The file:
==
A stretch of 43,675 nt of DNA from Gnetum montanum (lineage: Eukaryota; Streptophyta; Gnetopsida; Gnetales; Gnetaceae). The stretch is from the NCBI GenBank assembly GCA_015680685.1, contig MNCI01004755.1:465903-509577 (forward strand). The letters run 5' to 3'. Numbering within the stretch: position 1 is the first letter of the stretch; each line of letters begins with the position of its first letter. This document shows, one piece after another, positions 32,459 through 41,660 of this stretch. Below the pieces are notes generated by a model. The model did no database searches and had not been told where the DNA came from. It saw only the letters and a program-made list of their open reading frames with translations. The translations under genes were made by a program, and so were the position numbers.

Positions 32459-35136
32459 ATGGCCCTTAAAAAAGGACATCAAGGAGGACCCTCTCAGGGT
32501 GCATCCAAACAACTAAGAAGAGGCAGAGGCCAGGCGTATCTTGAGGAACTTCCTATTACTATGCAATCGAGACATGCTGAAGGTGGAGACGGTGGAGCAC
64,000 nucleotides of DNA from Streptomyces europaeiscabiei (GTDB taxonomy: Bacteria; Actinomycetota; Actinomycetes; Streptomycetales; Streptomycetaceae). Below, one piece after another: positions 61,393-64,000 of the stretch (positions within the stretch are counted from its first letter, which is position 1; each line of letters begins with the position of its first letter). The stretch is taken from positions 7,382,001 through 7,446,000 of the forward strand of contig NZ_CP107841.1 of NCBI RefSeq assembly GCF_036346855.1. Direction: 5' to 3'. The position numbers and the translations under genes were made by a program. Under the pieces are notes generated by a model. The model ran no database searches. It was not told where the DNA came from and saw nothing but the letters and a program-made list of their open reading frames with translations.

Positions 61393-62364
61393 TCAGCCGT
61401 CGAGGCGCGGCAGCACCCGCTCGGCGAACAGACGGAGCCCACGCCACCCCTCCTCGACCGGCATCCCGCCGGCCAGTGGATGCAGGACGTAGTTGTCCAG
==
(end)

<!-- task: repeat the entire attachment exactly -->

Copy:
A stretch of 43,675 nt of DNA from Gnetum montanum (lineage: Eukaryota; Streptophyta; Gnetopsida; Gnetales; Gnetaceae). The stretch is from the NCBI GenBank assembly GCA_015680685.1, contig MNCI01004755.1:465903-509577 (forward strand). The letters run 5' to 3'. Numbering within the stretch: position 1 is the first letter of the stretch; each line of letters begins with the position of its first letter. This document shows, one piece after another, positions 32,459 through 41,660 of this stretch. Below the pieces are notes generated by a model. The model did no database searches and had not been told where the DNA came from. It saw only the letters and a program-made list of their open reading frames with translations. The translations under genes were made by a program, and so were the position numbers.

Positions 32459-35136
32459 ATGGCCCTTAAAAAAGGACATCAAGGAGGACCCTCTCAGGGT
32501 GCATCCAAACAACTAAGAAGAGGCAGAGGCCAGGCGTATCTTGAGGAACTTCCTATTACTATGCAATCGAGACATGCTGAAGGTGGAGACGGTGGAGCAC
64,000 nucleotides of DNA from Streptomyces europaeiscabiei (GTDB taxonomy: Bacteria; Actinomycetota; Actinomycetes; Streptomycetales; Streptomycetaceae). Below, one piece after another: positions 61,393-64,000 of the stretch (positions within the stretch are counted from its first letter, which is position 1; each line of letters begins with the position of its first letter). The stretch is taken from positions 7,382,001 through 7,446,000 of the forward strand of contig NZ_CP107841.1 of NCBI RefSeq assembly GCF_036346855.1. Direction: 5' to 3'. The position numbers and the translations under genes were made by a program. Under the pieces are notes generated by a model. The model ran no database searches. It was not told where the DNA came from and saw nothing but the letters and a program-made list of their open reading frames with translations.

Positions 61393-62364
61393 TCAGCCGT
61401 CGAGGCGCGGCAGCACCCGCTCGGCGAACAGACGGAGCCCACGCCACCCCTCCTCGACCGGCATCCCGCCGGCCAGTGGATGCAGGACGTAGTTGTCCAG